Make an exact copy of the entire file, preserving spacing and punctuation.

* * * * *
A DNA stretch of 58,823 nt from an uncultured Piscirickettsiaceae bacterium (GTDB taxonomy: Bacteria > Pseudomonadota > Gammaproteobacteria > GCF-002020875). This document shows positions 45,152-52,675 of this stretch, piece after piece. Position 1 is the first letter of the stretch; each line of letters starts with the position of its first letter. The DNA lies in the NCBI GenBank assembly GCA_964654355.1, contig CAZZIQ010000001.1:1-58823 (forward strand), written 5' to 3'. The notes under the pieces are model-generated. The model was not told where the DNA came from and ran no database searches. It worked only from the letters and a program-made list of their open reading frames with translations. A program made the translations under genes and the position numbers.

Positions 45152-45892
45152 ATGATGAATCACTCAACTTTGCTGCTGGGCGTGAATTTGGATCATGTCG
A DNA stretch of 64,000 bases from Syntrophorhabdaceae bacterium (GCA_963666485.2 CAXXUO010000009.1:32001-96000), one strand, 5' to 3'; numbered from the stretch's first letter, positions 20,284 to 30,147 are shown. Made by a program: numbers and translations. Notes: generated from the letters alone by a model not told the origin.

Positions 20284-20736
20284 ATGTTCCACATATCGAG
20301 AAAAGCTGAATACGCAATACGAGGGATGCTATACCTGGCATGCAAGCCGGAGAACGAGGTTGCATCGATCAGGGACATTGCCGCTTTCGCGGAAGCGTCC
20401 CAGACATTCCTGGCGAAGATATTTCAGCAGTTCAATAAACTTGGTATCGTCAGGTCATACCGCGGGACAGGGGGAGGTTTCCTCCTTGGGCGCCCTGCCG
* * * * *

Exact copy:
A DNA stretch of 58,823 nt from an uncultured Piscirickettsiaceae bacterium (GTDB taxonomy: Bacteria > Pseudomonadota > Gammaproteobacteria > GCF-002020875). This document shows positions 45,152-52,675 of this stretch, piece after piece. Position 1 is the first letter of the stretch; each line of letters starts with the position of its first letter. The DNA lies in the NCBI GenBank assembly GCA_964654355.1, contig CAZZIQ010000001.1:1-58823 (forward strand), written 5' to 3'. The notes under the pieces are model-generated. The model was not told where the DNA came from and ran no database searches. It worked only from the letters and a program-made list of their open reading frames with translations. A program made the translations under genes and the position numbers.

Positions 45152-45892
45152 ATGATGAATCACTCAACTTTGCTGCTGGGCGTGAATTTGGATCATGTCG
A DNA stretch of 64,000 bases from Syntrophorhabdaceae bacterium (GCA_963666485.2 CAXXUO010000009.1:32001-96000), one strand, 5' to 3'; numbered from the stretch's first letter, positions 20,284 to 30,147 are shown. Made by a program: numbers and translations. Notes: generated from the letters alone by a model not told the origin.

Positions 20284-20736
20284 ATGTTCCACATATCGAG
20301 AAAAGCTGAATACGCAATACGAGGGATGCTATACCTGGCATGCAAGCCGGAGAACGAGGTTGCATCGATCAGGGACATTGCCGCTTTCGCGGAAGCGTCC
20401 CAGACATTCCTGGCGAAGATATTTCAGCAGTTCAATAAACTTGGTATCGTCAGGTCATACCGCGGGACAGGGGGAGGTTTCCTCCTTGGGCGCCCTGCCG